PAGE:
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Link to an image of this page  Link to an image of this page  [E7r]

IN VITAM HUMANAM.

On human life

Link to an image of this page  Link to an image of this page  [E7v]

Plus solito humanae nunc defle incomoda vitae
Heraclite, scatet pluribus illa malis.
Tu rursus, si quando alias extolle[1] cachinnum,
Democrite, illa magis ludicra facta fuit.
Interea haec cernens meditor, qua denique tecum.
Fine fleam, aut tecum quomodo splene iocer.[2]

Weep now, Heraclitus, even more than you did, for the ills of human life. It teems with far more woes. And you, Democritus, if ever you laughed before, raise your cackle now. Life has become more of a joke. Meanwhile, seeing all this, I consider just how far I can weep with you, how laugh bitterly with you.

Notes:

1.  Corrected from the Errata, and also corrected by hand in this copy.

2.  This is a translation of Anthologia graeca 9.148. For Heraclitus, cf. [A50a016]. For the contrast between the despairing tears of Heraclitus (who withdrew from human society) and the sardonic laughter of Democritus when faced with the folly of men, see, among many sources, e.g. Juvenal, Satires 10, 28ff.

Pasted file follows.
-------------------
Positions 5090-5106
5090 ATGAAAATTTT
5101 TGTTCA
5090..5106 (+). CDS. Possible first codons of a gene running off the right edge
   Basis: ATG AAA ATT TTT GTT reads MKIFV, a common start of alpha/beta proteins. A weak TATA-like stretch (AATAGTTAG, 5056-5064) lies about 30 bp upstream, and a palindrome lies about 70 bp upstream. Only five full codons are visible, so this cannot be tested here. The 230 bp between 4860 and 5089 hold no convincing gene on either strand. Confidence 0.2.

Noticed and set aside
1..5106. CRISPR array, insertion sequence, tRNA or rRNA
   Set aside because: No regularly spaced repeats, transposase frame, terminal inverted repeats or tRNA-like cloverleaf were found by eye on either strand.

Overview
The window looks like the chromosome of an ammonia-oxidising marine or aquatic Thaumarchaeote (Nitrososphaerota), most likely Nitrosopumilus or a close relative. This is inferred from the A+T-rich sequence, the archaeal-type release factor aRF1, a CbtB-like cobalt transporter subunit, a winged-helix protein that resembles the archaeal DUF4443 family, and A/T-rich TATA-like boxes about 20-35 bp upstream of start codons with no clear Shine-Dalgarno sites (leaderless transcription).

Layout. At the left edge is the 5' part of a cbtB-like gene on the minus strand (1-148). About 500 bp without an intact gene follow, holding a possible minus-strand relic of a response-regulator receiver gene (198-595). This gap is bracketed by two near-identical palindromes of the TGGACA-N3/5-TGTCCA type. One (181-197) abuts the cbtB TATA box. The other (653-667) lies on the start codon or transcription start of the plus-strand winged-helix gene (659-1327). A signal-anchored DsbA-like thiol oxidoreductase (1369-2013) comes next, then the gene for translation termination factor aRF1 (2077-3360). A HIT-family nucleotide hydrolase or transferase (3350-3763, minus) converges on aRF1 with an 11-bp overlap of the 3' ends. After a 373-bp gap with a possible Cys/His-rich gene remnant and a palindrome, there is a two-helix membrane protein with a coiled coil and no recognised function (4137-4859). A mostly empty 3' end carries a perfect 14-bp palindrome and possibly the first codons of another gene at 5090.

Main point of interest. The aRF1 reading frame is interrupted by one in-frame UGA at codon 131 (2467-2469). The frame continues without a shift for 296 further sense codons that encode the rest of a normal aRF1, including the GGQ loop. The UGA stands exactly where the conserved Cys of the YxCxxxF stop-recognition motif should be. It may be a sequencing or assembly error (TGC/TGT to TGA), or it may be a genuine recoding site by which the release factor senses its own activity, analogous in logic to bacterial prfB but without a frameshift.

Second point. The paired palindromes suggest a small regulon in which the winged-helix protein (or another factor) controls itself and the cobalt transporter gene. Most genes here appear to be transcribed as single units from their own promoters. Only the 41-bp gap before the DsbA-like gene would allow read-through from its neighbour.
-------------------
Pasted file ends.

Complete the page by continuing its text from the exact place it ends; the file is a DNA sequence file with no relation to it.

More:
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Link to an image of this page  Link to an image of this page  [P4v p232]

Les Antiquitez sont controuvées.[1]

Apologie. Dialogisme.

D. Vieillard Proteu[2], qui has forme muable:
Homme par fois, puys beste dissemblable:
Quelle raison toute espece en toy mue:
Tant que tu n’has figure de tenue?
R. Je represente antique Poësie,
De qui chascun songe à sa phantasie.

Des choses anciennes, & mises hors de toute memoire: cha-
scun en songe, & en divine à sa phantasie: tellement que les au-
theurs ne s’ac
cordans, font une monstrueuse histoire ou fable
de variables formes, tel que les Poëtes faignent estre Proteus
dieu marin, fort vieulx, & muable en toutes formes.

Notes:

1.  In the 1549 French edition, this emblem has no woodcut.

2.  Proteus was ‘the Old Man of the Sea’, who evaded capture by constantly changing his shape. See e.g. Homer, Odyssey, 4.400ff.; Vergil, Georgics, 4. 405-10, 440-2; Erasmus, Adagia, 1174 (Proteo mutabilior). Vergil (Georgics, 4.391) describes him living near the headland of Pallene (on the Macedonian coast). The idea of Proteus as a gifted actor or mime-artist is taken from Lucian, Saltatio, 19.


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